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                                                      Reunion Island

    The passage to Reunion Island was one of our easiest in a long time, just a 150 nm overnight sail.  We motored the first couple of hours out of Mauritius until we cleared the island, then sailed on a port tack until about 4 am when the winds subsided. As the sun started to come up, we could see Reunion off our starboard bow with a blanket of clouds hanging over the mountain tops.  We motored the rest of the way to St. Pierre on the southern coast.  The entrance into St. Pierre can be a little tricky, as you initially can't see the range marks that need to be followed until you get close.  Also, there are huge breaking waves off to the port side of the entrance and it's a bit disconcerting from a distance when you see surfers catching the big waves.  Our friend, Jack, on "Fantasy" was already in and monitoring the VHF in case we needed any help, but as we approached the breakwater and lined up the range marks, there were no dramas and we entered the marina easily.   

    Reunion is the most beautiful island in the Mascarenes, and has the oldest and highest mountain peak in the western Indian Ocean, Piton-des-Neiges.  It also has one of the worlds most active volcanoes, Piton-de-la-Fournaise (Furnace Peak) which, since 1998 has erupted almost every year.  The rugged interior is comprised of the two mountain ranges and three vast natural amphitheatres known as "cirques" -- Cilaos, Mafate and Salazie.  As French is the official language here, we had some difficulty communicating, but "charades" was always helpful.

    Our first land trip was to Cirque de Cilaos.  The name "Cilaos" is derived from a Malagasy word meaning "the place you never leave".  The drive up the winding mountain road with over 200 hairpin turns hugging the edge of the cliffs was exhilarating.  About 10,000 people live in this cirque and the views of the surrounding mountains in the town of Cilaos was spectacular.  Flower and vegetable gardens thrive in this perfect mountain climate, as well as vineyards for local wine production.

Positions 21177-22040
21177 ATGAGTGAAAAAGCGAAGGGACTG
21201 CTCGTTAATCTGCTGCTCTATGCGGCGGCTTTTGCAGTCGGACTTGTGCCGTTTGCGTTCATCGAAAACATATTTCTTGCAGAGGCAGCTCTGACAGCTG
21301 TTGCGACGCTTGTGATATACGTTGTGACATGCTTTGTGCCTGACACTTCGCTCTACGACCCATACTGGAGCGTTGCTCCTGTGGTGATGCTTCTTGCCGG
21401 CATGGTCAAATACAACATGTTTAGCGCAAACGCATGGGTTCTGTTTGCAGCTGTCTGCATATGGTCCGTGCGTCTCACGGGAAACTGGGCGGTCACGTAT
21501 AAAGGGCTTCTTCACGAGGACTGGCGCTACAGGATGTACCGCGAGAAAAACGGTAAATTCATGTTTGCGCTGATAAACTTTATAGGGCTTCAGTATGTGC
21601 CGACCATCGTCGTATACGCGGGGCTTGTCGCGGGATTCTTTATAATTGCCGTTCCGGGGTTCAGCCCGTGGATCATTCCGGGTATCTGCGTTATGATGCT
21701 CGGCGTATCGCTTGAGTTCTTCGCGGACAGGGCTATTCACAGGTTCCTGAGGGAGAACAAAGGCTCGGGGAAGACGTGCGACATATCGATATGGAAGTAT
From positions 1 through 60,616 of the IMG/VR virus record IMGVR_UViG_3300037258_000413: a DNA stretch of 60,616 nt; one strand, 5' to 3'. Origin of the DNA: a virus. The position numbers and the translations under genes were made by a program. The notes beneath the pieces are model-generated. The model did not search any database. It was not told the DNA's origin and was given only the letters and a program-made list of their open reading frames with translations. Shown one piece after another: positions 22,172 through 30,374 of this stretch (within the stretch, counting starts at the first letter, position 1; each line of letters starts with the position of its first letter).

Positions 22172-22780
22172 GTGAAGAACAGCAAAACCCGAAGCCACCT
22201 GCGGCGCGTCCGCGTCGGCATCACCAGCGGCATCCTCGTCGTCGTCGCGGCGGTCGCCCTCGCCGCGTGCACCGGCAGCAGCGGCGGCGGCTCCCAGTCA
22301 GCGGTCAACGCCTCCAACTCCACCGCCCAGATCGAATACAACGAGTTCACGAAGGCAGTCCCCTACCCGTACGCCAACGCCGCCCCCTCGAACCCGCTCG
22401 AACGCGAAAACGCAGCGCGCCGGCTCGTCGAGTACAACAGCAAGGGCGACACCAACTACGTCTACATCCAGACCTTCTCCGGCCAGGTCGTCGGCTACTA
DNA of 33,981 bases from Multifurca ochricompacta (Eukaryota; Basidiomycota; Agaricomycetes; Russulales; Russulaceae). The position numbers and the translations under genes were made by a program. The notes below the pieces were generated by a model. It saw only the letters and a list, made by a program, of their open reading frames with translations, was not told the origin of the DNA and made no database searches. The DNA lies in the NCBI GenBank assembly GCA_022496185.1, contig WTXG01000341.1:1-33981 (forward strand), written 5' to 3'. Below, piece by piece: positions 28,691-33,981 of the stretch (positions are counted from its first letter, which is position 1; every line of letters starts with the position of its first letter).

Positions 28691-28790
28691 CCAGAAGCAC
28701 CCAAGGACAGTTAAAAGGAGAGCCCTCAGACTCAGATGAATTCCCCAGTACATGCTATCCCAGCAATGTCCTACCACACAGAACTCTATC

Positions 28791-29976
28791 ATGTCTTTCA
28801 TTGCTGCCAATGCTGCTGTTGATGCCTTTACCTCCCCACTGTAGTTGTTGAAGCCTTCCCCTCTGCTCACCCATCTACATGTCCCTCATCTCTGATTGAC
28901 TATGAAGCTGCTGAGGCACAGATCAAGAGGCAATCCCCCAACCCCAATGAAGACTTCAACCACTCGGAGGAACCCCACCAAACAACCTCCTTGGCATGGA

On another day, we went to Cirque de Salazie, the largest of the three cirques.  It is also the wettest of the cirques and, therefore, the greenest and has no fewer than a hundred waterfalls.  It started raining as we gained altitude, and a heavy mist hung over the mountain tops which added to it's dreamy ambiance.  High up in the mountains is the town of Hell-Bourg, which was awarded "The Most Beautiful Village in France" in the year 2000.  It features small Creole houses with tiled roofs, intricate railings and colorful flower boxes and gardens.   We then took the sunny coastal road around the north and west of the island from St-Andre, stopping in St-Denis, Le Port and St-Gilles-les-Bains, then back to St. Pierre.

    On our last day with our rental car, we explored the southern coast.  We had wanted to drive along the coast to see the volcano from that perspective, but the road was closed near the town of Tremblet, as they were still in the process of clearing debris from the last eruption.  So we detoured through the sugar cane fields, along rivers and waterfalls, and back to the mountains with views of the deep gorges below, a great place for a picnic lunch and bottle of French wine.

     With our touring done, it was time to get the boat and crew ready for the passage to Richard's Bay, South Africa, crossing the notorious Agulhas Current.   We have checked all the rigging, topped up the diesel tank, have the storm staysail on and have the parachute anchor ready to go with bridle and rode lashed to the deck and in place for easy deployment.  We have been keeping track of the weather patterns around Africa and Madagascar and are about as ready as we will ever be..... so wish us luck and we'll see you on the other side....

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